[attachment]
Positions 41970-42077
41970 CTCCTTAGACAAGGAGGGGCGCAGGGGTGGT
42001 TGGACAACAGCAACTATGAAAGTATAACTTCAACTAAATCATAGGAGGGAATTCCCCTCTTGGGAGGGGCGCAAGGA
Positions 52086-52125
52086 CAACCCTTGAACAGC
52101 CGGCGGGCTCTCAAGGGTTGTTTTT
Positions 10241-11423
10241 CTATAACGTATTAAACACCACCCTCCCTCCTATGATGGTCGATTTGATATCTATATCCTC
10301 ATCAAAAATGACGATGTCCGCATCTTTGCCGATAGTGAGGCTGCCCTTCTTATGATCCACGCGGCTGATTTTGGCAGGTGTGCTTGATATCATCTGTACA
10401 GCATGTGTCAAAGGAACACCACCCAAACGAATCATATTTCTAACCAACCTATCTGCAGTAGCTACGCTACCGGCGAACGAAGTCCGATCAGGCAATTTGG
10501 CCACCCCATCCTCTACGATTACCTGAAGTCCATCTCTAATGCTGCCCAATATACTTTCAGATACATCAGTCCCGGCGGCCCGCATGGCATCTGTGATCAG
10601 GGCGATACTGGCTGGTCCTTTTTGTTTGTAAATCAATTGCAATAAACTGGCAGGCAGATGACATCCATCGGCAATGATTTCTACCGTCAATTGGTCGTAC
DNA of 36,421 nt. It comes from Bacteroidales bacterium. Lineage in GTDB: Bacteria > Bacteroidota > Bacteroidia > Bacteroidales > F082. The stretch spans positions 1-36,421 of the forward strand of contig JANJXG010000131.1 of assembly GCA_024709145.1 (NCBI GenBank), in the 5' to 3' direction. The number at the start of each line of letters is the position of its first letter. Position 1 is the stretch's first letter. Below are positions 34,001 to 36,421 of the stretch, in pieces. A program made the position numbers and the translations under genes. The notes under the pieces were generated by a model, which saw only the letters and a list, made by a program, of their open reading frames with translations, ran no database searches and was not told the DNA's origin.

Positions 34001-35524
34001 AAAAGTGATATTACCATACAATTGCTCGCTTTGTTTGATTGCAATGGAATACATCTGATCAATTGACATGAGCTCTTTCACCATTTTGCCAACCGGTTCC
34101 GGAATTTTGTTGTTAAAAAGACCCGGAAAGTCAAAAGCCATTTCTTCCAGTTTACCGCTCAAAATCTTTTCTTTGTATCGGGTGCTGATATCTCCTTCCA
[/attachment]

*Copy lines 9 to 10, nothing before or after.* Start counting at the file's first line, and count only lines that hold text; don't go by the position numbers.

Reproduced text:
10301 ATCAAAAATGACGATGTCCGCATCTTTGCCGATAGTGAGGCTGCCCTTCTTATGATCCACGCGGCTGATTTTGGCAGGTGTGCTTGATATCATCTGTACA
10401 GCATGTGTCAAAGGAACACCACCCAAACGAATCATATTTCTAACCAACCTATCTGCAGTAGCTACGCTACCGGCGAACGAAGTCCGATCAGGCAATTTGG